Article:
Sport is quite simple ingrained within Australian culture. We watch it, we play it and we talk about it. In fact, we have a strong sense of identity with the clubs we support and with our fellow fans.
The sense of identity with our favourite club remains for a lifetime despite a teams win loss ratio. We not only want to belong to these teams but we want to be part of a broader sporting community.
Unfortunately, the raw emotion and passion that we display on a weekly basis when watching our team goes silent when we discuss many of today’s real issues, concerns and problems that impact people, the planet and prosperity in general.
How many people talk about the United Nations Sustainable Development Goals? How many people are actually aware of these goals? How many people feel like they can make positive change on these goals? Why is this the case?
Recently, I was fortunate enough to spend some time in New York and at the United Nations Headquarters as part of the Merit360 Conference. 360 millennials from around the world were selected to attend. I was one of six Australians.
Here are my main takeaways from my time in New York:
1. Ask the tough questions.
The conference included talks from many leaders in their respective fields such as Lord Michael Hastings (KPMG International’s Global Head of Corporate Citizenship), Ahmed Alhendawi (UN Secretary- General’s Envoy on Youth), Bernie Hollywood (Philanthropist and adventurer) and Dr. David Nabarro (Special Advisor of the Secretary-General on the 2030 Agenda for Sustainable Development). I found that the harder and more thought provoking the questions, the more powerful the insights.
2. Surround yourself with diverse people.
These people just Googled “diversity” and their own image came up.
I was inspired by the delegates on this conference and the experiences they had. Let me give you an example. Wandile Mthiyane founded the Ubuntu Design Group. Wandile grew up in the shanty towns of Durban, was afforded the opportunity to study in the USA and now uses his architectural skills to design sustainable housing that retains the community and culture within shanty towns. The fact was, each delegate had a different skill-set, varied experiences, big ideas and a purpose that drives their day to day tasks.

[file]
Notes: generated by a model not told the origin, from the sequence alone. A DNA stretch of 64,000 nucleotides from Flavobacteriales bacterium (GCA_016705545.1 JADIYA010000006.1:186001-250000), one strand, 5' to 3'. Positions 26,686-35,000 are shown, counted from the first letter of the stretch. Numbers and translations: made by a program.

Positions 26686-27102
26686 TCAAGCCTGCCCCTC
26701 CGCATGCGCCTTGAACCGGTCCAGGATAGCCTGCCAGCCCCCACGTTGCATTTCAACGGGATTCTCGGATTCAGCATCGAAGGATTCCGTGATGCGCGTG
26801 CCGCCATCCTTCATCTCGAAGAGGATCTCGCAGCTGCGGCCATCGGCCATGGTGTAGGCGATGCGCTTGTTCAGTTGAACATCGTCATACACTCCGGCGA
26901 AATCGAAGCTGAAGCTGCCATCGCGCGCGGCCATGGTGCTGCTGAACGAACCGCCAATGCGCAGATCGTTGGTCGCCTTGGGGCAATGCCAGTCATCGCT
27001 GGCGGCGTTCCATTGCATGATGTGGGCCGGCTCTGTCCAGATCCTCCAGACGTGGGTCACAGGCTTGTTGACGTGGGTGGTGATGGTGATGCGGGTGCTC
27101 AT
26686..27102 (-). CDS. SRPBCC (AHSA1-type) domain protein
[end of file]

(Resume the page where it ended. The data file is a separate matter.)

3. Go for more and move fast.
Maybe it’s a Generation Y phrase created due to our need for instant progress. My team moved very quickly, I observed that any limits were just hurdles in part of a far grander plan. To give you an idea of the pace, by the end of the two week conference, the tagline for our initiative was in a Forbes article with over 60,000 views.
4. Now is our chance
here is Chance the rapper taking a chance on an unconventional outfit.
Our generation have the chance to be ambitious and make sustainable development relevant to all. I saw a community of adaptive, collaborative and engaged millennial changemakers working on incredible initiatives for all of the Sustainable Development Goals. These initiatives are cool, unique, talkable, shareable, provide social currency and have the chance to be in everyday conversations just like your favourite footy team!
I was proud when my team presented our communications initiative at the United Nations and I encourage you to look into the Sustainable Development Goals because deep down everyone wants to make a positive difference.